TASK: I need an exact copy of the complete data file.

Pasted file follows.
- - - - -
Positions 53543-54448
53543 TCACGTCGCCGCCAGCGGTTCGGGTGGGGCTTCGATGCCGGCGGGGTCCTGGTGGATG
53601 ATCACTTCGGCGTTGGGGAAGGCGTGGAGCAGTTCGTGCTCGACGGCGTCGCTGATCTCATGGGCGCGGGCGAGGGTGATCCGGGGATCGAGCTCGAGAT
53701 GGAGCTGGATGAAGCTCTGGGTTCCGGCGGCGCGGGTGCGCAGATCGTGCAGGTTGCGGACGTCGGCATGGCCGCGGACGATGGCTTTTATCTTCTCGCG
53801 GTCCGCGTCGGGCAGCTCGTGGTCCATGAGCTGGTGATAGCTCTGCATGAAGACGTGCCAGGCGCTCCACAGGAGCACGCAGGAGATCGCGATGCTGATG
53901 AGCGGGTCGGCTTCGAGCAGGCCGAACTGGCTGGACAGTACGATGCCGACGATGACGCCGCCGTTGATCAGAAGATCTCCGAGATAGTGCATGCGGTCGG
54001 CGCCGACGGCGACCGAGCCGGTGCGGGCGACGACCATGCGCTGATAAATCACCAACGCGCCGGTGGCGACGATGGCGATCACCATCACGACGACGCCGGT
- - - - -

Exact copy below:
Positions 53543-54448
53543 TCACGTCGCCGCCAGCGGTTCGGGTGGGGCTTCGATGCCGGCGGGGTCCTGGTGGATG
53601 ATCACTTCGGCGTTGGGGAAGGCGTGGAGCAGTTCGTGCTCGACGGCGTCGCTGATCTCATGGGCGCGGGCGAGGGTGATCCGGGGATCGAGCTCGAGAT
53701 GGAGCTGGATGAAGCTCTGGGTTCCGGCGGCGCGGGTGCGCAGATCGTGCAGGTTGCGGACGTCGGCATGGCCGCGGACGATGGCTTTTATCTTCTCGCG
53801 GTCCGCGTCGGGCAGCTCGTGGTCCATGAGCTGGTGATAGCTCTGCATGAAGACGTGCCAGGCGCTCCACAGGAGCACGCAGGAGATCGCGATGCTGATG
53901 AGCGGGTCGGCTTCGAGCAGGCCGAACTGGCTGGACAGTACGATGCCGACGATGACGCCGCCGTTGATCAGAAGATCTCCGAGATAGTGCATGCGGTCGG
54001 CGCCGACGGCGACCGAGCCGGTGCGGGCGACGACCATGCGCTGATAAATCACCAACGCGCCGGTGGCGACGATGGCGATCACCATCACGACGACGCCGGT